Photo credit: Kathrin Simon
Glenn Colquhoun is a doctor, and an award-winning poet and children’s writer. His first collection The Art of Walking Upright (Steele Roberts, 1999) won the Jessie Mackay Best First Book of Poetry award at the Montana Book Awards (2000). Playing God (Hammersmith Press, 2002), his third collection, won the poetry section of the same awards in 2003, as well as the Readers’ Choice Award that year. In October 2006, Playing God went Platinum, making it onto Booksellers New Zealand’s Premier New Zealand Bestsellers list. ‘Often funny, sometimes serious, always compassionate,’ write publishers, Steele Roberts, his poems, ‘explore a range of medical experience as diverse and dramatic as life itself’.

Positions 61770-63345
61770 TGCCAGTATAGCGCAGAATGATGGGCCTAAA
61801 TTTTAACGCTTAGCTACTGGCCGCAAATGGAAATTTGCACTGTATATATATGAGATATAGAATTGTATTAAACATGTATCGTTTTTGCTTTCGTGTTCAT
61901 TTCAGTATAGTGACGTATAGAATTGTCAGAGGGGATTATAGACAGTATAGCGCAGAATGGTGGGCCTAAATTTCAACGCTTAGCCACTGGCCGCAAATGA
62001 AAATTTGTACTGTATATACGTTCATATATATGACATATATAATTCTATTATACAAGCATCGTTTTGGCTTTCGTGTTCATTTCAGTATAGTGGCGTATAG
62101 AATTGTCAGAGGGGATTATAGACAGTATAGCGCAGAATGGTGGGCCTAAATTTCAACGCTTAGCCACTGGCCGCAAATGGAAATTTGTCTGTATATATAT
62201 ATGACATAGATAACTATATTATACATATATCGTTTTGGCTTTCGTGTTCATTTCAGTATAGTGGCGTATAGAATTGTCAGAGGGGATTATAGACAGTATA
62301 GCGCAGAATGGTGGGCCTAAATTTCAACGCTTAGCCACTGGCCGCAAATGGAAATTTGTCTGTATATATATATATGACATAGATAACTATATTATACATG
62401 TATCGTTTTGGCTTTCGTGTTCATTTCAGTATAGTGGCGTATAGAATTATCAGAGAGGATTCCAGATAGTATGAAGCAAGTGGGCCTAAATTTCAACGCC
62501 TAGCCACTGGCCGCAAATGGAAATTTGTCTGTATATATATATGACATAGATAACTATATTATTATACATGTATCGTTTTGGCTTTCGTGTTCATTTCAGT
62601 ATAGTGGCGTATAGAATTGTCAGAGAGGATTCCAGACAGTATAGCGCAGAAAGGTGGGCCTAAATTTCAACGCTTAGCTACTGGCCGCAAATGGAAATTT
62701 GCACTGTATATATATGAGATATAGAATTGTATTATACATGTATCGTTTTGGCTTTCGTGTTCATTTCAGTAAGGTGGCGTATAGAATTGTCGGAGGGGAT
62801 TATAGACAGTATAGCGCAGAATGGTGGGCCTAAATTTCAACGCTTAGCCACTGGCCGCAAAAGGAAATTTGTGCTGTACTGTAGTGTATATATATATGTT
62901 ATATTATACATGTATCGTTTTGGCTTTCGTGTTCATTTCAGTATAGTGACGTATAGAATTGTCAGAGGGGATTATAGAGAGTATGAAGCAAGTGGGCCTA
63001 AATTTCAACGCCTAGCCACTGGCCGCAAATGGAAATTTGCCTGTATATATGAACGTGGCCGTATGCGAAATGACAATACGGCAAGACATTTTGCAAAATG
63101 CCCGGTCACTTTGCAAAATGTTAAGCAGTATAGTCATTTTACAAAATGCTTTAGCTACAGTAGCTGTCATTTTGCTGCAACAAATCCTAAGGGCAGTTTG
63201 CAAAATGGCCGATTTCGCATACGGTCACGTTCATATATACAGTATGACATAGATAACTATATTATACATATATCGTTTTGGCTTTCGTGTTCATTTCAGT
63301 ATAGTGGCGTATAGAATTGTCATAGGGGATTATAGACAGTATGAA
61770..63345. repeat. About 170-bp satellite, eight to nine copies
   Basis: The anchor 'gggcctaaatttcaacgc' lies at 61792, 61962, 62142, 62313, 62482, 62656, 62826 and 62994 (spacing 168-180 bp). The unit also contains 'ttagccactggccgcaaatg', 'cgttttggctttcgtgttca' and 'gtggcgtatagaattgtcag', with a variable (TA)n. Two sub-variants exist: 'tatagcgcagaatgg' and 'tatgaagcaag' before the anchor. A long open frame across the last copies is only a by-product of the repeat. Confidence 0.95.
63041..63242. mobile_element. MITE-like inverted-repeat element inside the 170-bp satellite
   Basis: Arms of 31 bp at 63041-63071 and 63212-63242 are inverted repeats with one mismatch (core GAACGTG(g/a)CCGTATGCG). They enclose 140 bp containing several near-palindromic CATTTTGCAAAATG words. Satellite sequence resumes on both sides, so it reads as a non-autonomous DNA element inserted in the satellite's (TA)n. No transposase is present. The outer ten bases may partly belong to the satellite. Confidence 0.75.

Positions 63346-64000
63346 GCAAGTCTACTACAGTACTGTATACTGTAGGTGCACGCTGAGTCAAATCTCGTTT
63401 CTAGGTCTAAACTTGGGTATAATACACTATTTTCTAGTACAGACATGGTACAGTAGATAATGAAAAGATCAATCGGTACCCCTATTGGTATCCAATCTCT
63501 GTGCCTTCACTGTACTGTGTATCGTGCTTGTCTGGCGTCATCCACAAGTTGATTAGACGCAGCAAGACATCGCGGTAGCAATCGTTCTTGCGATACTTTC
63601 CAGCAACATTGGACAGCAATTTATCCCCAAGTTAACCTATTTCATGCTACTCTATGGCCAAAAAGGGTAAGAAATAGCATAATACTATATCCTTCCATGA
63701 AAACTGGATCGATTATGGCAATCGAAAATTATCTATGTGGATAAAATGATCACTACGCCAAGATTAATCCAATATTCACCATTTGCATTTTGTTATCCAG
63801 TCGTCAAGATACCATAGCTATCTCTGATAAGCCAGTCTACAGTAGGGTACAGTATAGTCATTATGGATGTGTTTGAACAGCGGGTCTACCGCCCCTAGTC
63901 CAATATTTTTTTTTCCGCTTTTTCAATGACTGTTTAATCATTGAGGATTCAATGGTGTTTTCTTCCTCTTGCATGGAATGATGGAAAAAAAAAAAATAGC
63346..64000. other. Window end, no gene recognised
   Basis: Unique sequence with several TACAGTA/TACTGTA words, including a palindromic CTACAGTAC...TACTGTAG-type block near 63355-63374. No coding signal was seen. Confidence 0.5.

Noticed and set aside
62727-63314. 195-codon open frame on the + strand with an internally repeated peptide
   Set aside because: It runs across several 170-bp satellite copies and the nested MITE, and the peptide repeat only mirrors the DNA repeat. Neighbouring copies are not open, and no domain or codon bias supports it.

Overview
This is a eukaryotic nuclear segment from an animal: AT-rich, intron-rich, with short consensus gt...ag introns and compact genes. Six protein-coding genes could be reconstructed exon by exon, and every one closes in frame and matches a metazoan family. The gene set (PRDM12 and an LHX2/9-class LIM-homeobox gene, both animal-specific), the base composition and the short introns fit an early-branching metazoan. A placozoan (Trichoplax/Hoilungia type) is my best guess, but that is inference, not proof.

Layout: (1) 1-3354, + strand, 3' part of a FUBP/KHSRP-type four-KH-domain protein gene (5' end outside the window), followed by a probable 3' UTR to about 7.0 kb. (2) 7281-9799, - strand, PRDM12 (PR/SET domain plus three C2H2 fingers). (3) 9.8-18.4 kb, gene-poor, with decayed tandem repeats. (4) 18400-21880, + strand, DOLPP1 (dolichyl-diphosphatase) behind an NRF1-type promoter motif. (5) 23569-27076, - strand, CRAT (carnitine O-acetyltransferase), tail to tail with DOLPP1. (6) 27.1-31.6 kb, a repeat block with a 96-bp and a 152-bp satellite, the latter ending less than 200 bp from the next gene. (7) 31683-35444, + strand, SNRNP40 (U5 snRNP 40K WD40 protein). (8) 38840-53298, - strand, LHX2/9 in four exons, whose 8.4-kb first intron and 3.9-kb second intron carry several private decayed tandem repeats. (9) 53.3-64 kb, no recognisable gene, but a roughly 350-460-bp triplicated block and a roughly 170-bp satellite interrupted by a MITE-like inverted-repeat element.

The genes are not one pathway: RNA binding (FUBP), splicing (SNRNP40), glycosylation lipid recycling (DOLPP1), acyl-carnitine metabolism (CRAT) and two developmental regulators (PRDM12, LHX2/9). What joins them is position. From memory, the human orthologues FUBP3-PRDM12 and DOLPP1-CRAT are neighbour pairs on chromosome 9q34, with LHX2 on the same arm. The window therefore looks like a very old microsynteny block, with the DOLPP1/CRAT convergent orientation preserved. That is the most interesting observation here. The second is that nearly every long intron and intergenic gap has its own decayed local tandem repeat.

Glenn has written four children’s books and published a book of essays entitled Jumping Ship & Other Essays. He was awarded the Prize in Modern Letters in 2004 and a Fulbright scholarship to Harvard University in 2010. In 2012, he was part of the ‘Transit of Venus’ poetry exchange at the Frankfurt Book Fair and in 2014 represented New Zealand on the Commonwealth Poets United poetry project, which celebrated the Glasgow Commonwealth Games that year.
His latest book Late Love, (Bridget Williams Books, 2016) is an adaptation of a speech given at the APAC health conference in 2013, outlining the relationship in his life between poetry and medicine. He is also working on Three Women, an exploration of Māori oral poetry in English and Te Reo Māori, Myths and Legends of the Ancient Pākehā, an exploration of Pākehā oral poetry, and The Ballad of Joe Taihape, an examination of the New Zealand ballad form.
Read NZ Te Pou Muramura writer page
Steele Roberts author page
Bridget Williams Books author page
NZ Electronic Poetry Centre poet page
NZ Herald interview (Sept, 2015)
Radio New Zealand interview (Dec, 2013)